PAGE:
by lyle e davis
On September 29, 2006, in Ramai, Iraq, a Navy SEAL platoon engaged four insurgents in a firefight, killing one and injuring another. Anticipating further attacks, Petty Officer 2nd Class Michael A. Monsoor, three SEAL snipers and three Iraqi soldiers took up a rooftop position. Civilians aiding the insurgents blocked off the streets, and a nearby mosque broadcast a message for people to fight against the Americans and the Iraqi soldiers. Monsoor was protecting his SEAL comrades, two of whom were 15 feet away. His position made him the only SEAL on the rooftop with quick access to an escape route.
A grenade was thrown onto the rooftop by an insurgent in the street below. The grenade hit Monsoor in the chest and fell onto the floor. Immediately, Monsoor fell onto and covered the grenade with his body, saving the lives of his three comrades. Monsoor was critically wounded and, although evacuated immediately, died 30 minutes later. Two SEALs next to him were injured by the blast but lived. Monsoor could have gotten out of harm’s way before it went off, but three other Navy SEALs and eight Iraqi soldiers could not. So Monsoor, age 25, dove on the grenade to shield the others from the blast.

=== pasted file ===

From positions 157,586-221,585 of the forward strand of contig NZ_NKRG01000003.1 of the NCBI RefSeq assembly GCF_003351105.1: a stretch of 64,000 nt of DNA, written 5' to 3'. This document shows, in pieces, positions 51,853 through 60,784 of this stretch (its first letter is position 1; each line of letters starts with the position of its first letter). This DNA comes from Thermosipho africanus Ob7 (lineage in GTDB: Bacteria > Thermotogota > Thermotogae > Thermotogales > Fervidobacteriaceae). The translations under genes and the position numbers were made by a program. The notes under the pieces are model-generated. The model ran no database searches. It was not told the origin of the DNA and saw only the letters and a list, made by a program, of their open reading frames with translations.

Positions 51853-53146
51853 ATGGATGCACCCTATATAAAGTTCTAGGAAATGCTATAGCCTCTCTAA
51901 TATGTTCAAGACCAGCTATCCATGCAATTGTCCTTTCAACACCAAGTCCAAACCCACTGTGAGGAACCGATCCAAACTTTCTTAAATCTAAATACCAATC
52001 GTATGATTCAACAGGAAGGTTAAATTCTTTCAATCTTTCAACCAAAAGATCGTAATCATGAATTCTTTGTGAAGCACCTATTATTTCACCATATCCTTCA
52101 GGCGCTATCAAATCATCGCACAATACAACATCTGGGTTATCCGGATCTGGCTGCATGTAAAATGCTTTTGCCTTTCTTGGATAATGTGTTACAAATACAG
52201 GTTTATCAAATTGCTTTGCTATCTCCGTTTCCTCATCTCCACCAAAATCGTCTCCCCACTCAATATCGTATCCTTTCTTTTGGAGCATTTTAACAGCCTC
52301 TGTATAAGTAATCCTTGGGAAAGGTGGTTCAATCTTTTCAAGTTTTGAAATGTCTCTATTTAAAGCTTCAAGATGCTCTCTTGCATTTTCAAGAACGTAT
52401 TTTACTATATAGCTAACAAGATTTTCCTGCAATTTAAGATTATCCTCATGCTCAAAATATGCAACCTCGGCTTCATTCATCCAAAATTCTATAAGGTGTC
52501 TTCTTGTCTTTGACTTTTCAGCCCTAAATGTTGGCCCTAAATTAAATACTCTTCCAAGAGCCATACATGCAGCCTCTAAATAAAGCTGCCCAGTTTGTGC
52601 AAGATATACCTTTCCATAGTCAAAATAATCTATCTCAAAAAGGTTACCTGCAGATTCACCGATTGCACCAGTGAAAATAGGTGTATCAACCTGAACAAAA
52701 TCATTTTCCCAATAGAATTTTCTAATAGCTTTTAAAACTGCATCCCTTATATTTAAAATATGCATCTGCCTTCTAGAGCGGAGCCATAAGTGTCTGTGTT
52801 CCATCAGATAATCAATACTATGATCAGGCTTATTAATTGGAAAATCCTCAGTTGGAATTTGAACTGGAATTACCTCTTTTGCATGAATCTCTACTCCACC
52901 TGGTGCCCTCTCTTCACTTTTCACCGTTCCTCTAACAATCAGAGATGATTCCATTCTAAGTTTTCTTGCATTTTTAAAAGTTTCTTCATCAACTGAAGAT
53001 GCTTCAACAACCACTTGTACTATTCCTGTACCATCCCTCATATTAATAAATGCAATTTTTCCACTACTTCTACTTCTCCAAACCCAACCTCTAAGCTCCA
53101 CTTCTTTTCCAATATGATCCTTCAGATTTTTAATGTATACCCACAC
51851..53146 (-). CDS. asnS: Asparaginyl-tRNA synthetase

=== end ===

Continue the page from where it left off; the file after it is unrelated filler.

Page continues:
Navy Petty Officer Mike Monsoor, a Navy EOD Technician, was awarded the Congressional Medal of Honor
posthumously for jumping on that grenade and giving his life to save his fellow Seals.
During Mike Monsoor's funeral in San Diego, as his coffin was being moved from the hearse to the grave site at Ft. Rosecrans National Cemetery, SEALs were lined up on both sides of the pallbearers route forming a column of two's, with the coffin moving up the center. As Mike's coffin passed, each SEAL, having removed his gold Trident from his uniform, slapped it down embedding the Trident in the wooden coffin.
The slaps were audible from across the cemetery; by the time the coffin arrived grave side, it looked as though it had a gold inlay from all the Tridents pinned to it. This was a fitting send-off for a warrior hero. The symbolic display moved many, including President George W. Bush, who during his speech in April's Medal of Honor ceremony spoke about the incident.